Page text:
Publisher: Walker Books UK
Publication Date: March 6th 2014
Purchase: The Book Depository / Waterstones
In this dazzling debut novel, a pregnant teen learns the meaning of friendship—from the boy who pretends to be her baby’s father.
When the entire high school finds out that Hannah Shepard is pregnant via her ex-best friend, she has a full-on meltdown in her backyard. The one witness (besides the rest of the world): Aaron Tyler, a transfer student and the only boy who doesn’t seem to want to get into Hannah’s pants. Confused and scared, Hannah needs someone to be on her side. Wishing to make up for his own past mistakes, Aaron does the unthinkable and offers to pretend to be the father of Hannah’s unborn baby. Even more unbelievable, Hannah hears herself saying “yes.”
Told in alternating perspectives between Hannah and Aaron, Trouble is the story of two teenagers helping each other to move forward in the wake of tragedy and devastating choices. As you read about their year of loss, regret, and hope, you’ll remember your first, real best friend—and how they were like a first love.
Trouble is the second book of Non Pratt's that I've read and also her debut, and I have to say I have never been disappointed with her work. Similar to Remix, I adored Trouble. It was a heart-touching novel that tackles strong themes, and did so perfectly. Non openly admits to not beating about the bush, she targets her audience and writes the books she wanted to read when she was younger and makes sure to keep in all of the nitty gritty. That's what I loved about Trouble. The author was never afraid to delve into themes and openly explain everything in detail. It worked really well. So in more depth, what did I think of it?
Trouble tells the story of teenage pregnancy, but this is no Juno retelling. Trouble identifies with so many other themes in this novel that it's difficult to keep track, but the one that I identified the most with and greatly appreciated with the subject of loss, grief and the mental side effects that come along with it. This novel is focused on Hannah and the issue she has with being 15 and pregnant, especially with who the father is, but take a closer look into Aaron's tragedy and so much more is unveiled that really creates an impact on both characters and reader. As mentioned before, Non is no prude, she will openly discuss sex and death in a way that teenagers of today need and expect to hear it in. It's really refreshing to read about due to the intriguing way that Non tells her tale. Whilst the novel was overall very engaging and the plot was sound, I did find myself detecting all of the little hints that led up to the reveal of the baby's father. I did guess it which I figure spoils the overall impact that Non expected to have, but while I didn't have the shock factor, I found myself pleasantly surprised at the integration of all of the clues in Non's story. It's difficult to include things without being blatantly obvious and Non tackled this well. This novel is split into dual points of view from both Hannah and Aaron and what I applaud Non on the most was the authentic voices of her teenage characters. Both Hannah and Aaron's voices really reach out to the reader, drawing them into the scenario and making them really sympathise with the characters, even if they haven't been through such drastic events themselves.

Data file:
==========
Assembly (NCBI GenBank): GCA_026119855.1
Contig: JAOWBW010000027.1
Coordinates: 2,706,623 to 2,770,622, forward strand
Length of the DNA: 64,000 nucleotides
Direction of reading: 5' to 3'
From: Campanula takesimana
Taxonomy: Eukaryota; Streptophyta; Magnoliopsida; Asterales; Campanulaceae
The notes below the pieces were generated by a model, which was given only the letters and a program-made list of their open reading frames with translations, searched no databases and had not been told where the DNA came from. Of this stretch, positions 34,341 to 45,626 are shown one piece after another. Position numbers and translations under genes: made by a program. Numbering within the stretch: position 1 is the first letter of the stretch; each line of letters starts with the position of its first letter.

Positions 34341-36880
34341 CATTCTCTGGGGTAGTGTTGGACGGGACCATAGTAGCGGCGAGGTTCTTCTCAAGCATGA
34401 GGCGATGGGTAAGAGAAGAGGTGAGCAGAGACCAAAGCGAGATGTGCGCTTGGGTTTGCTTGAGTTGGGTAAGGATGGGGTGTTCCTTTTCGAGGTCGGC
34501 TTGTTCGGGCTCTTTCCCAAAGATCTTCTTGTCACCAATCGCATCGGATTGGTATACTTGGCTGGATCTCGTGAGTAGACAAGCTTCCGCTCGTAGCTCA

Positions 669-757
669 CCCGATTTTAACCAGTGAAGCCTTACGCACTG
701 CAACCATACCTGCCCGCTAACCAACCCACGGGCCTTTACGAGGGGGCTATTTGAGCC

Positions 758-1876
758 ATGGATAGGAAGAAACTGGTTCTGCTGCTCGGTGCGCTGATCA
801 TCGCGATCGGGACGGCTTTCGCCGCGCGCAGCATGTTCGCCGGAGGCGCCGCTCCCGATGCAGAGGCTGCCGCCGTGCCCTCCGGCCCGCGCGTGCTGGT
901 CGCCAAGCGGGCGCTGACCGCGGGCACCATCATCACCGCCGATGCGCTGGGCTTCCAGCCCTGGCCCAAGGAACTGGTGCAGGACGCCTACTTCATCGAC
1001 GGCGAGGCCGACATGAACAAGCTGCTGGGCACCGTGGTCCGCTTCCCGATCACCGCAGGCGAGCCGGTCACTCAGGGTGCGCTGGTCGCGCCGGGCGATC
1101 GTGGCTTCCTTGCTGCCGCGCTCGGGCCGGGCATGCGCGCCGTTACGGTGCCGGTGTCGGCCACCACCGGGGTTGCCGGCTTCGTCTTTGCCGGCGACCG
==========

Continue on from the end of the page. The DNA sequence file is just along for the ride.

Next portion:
As for the characters in this novel, there is no surprise that LGBT characters feature in the plot. In Remix we're introduced to Ruby's older brother Lee and his boyfriend Owen and in Trouble we're introduced to Gideon. Gideon in this novel was such a refreshing comic relief to read about. Although he hit every cliche and stereotype associated with gay people, I loved the general acceptance and nobody really batting an eyelid in regards to it. We need more of this in YA fiction.